Canada

Back to Canada

Canada 2022

Marginalized groups faced intersecting inequities, systemic discrimination and barriers to the realization of their human rights. The right to assembly was often under threat, particularly for Indigenous land defenders. Authorities failed to mitigate the climate crisis.

Freedom of assembly

In February, authorities invoked the Emergencies Act to end the “Freedom Convoy” blockade protest against Covid-19 vaccine mandates and restrictions in the capital Ottawa. The Convoy was characterized by incidents of racism, violence, harassment, intimidation and hate speech.1 On 25 April, the government established a Public Order Emergency Commission to examine the use of the Act.

On 3 November, the Ontario government passed Bill 28 making it illegal for members of the Canadian Union of Public Employees (CUPE), including educational assistants, school custodians, early childhood educators, secretaries and other professionals to exercise their constitutional right to proceed with a planned strike. This was repealed on 14 November.2

Indigenous peoples’ rights

The Innu people of Pessamit condemned climate change, forestry practices, hydroelectric projects and colonial policies threatening their traditional ways of life and identity, including their cultural rights, which should be included in any climate changes plans.3

In April, Prime Minister Trudeau officially acknowledged the role of the Catholic Church and the government in creating, maintaining and operating the residential school system, which the House of Commons unanimously recognized as genocide on 27 October.

On 1 June, 19 land defenders opposing construction of pipelines on their lands were charged with criminal contempt.4 On 22 June, Wet’suwet’en land defenders filed a civil claim over surveillance, harassment and intimidation against the minister of justice for the province of British Columbia, three Royal Canadian Mounted Police (RCMP) officers, Forsythe Security and Coastal GasLink Pipeline Ltd. The case was ongoing at the end of the year.

In September, a private company, Coastal GasLink, began drilling on Wet’suwet’en territory, despite opposition by Hereditary Chiefs.5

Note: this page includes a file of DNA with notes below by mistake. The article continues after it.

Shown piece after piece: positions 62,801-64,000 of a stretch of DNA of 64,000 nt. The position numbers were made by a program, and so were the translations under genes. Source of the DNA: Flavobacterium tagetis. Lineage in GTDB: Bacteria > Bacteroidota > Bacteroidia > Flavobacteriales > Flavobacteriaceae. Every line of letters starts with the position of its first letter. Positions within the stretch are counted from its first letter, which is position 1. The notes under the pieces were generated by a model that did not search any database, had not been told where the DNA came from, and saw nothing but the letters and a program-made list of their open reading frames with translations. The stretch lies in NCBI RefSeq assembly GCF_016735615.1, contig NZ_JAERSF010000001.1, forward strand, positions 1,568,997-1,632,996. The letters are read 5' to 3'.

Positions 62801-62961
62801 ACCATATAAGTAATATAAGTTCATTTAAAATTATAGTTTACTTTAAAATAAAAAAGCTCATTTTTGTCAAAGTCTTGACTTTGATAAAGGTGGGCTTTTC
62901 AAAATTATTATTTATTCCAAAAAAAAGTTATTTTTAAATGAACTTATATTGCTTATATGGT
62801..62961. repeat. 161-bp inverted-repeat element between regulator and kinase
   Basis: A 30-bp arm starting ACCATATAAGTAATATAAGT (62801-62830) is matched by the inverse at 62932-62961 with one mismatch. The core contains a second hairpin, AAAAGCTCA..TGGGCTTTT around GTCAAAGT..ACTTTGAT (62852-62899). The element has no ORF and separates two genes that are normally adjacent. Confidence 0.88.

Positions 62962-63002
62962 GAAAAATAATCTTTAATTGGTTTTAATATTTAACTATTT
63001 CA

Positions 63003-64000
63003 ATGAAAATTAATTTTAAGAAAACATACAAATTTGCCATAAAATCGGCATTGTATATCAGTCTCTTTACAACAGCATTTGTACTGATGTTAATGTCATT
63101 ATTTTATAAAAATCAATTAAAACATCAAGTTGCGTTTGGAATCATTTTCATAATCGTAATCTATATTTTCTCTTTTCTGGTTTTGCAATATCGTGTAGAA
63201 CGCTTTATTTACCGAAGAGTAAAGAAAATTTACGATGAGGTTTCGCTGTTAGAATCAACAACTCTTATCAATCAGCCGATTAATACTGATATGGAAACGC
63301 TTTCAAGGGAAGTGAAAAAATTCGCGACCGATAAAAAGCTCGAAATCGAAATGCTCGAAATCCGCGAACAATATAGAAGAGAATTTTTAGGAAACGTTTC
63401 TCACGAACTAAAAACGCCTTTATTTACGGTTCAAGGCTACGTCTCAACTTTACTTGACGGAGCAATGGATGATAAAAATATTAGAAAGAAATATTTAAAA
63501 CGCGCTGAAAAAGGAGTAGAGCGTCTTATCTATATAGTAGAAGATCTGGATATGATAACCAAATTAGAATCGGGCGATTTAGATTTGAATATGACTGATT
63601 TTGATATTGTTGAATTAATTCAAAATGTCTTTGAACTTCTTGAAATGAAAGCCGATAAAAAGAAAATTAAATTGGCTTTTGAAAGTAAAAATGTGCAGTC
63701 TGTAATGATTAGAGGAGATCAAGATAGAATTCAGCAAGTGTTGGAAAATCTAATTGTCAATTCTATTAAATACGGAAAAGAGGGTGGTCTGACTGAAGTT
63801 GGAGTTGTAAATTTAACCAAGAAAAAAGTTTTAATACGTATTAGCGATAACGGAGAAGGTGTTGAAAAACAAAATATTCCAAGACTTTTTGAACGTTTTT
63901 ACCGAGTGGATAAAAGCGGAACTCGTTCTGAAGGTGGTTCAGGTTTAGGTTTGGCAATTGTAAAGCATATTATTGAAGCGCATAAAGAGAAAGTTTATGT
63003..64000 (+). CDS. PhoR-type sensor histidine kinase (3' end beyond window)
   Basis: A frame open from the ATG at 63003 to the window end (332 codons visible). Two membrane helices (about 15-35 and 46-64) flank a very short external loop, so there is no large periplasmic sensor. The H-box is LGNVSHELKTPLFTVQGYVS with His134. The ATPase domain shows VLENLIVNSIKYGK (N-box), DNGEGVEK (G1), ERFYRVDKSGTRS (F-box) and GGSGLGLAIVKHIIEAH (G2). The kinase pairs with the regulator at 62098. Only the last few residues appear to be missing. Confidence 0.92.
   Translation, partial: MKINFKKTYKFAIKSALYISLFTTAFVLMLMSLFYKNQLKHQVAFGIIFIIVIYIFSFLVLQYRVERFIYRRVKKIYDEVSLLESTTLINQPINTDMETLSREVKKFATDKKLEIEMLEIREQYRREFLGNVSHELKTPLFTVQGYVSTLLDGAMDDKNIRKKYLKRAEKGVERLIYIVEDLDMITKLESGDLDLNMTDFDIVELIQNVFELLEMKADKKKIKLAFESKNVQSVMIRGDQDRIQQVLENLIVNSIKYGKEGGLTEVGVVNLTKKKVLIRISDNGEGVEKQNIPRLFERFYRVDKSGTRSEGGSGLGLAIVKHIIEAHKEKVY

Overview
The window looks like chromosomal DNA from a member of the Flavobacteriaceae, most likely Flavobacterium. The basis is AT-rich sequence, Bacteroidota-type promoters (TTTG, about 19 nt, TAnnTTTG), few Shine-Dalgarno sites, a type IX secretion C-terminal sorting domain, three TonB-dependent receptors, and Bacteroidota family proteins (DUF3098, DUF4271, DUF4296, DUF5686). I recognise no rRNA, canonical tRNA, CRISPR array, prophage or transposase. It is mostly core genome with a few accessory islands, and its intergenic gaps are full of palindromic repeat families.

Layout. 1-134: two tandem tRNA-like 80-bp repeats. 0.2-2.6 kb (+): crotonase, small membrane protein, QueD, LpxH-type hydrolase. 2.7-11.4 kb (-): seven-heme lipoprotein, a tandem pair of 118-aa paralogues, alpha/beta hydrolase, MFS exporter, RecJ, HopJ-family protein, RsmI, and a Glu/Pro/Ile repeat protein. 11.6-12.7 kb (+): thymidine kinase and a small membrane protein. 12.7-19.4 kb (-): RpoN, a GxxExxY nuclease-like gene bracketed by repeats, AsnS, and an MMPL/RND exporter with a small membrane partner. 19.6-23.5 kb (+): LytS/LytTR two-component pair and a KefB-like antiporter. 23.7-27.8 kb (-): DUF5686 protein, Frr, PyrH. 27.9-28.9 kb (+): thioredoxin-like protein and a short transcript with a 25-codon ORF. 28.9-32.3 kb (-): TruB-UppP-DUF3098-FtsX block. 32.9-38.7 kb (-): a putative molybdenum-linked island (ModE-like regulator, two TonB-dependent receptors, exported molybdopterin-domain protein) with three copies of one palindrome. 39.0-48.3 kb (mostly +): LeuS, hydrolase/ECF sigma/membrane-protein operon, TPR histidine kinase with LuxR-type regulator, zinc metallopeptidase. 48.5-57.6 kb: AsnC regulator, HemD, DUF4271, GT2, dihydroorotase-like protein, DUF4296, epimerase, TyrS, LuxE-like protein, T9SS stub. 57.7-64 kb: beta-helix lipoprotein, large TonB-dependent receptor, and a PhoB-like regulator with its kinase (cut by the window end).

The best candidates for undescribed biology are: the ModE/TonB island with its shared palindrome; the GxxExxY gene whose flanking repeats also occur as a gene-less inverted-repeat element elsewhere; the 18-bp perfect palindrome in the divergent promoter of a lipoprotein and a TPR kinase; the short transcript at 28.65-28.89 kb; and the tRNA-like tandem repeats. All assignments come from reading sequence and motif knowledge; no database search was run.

On all issues, Indigenous Nations called for Nation-to-Nation dialogue with provincial and federal governments. However, authorities failed to obtain the free, prior and informed consent of Indigenous communities in relation to resource extraction projects.

Right to water

Thirty-three long-term drinking water advisories, issued when water is not known to be safe, remained in effect at the end of the year, affecting 29 First Nations communities. In August, the territory of Nunavut declared a state of emergency for the city of Iqaluit over the shortage of water.

Following a class action lawsuit by several First Nations, the 2013 Safe Drinking Water for First Nations Act was repealed and the authorities committed to introduce a new law in consultation with First Nations.

Women’s and girls’ rights

In July, the Standing Senate Committee on Human Rights acknowledged the disproportionate impact of forced and coerced sterilizations on Indigenous women, Black and racialized women, and people with disabilities. In November, research in Québec confirmed that Indigenous women suffered forced sterilizations and obstetric violence.

Gaps remained on disaggregated data collection and accountability mechanisms for implementation of the 2022 Progress Report on the National Action Plan to End Violence against Indigenous Women, Girls and Two Spirit peoples. A new national action plan to end gender-based violence was introduced in November.

In October, a coalition of civil society organizations representing transgender, Indigenous and Black sex workers challenged laws criminalizing sex work before the Ontario Superior Court. A decision remained pending.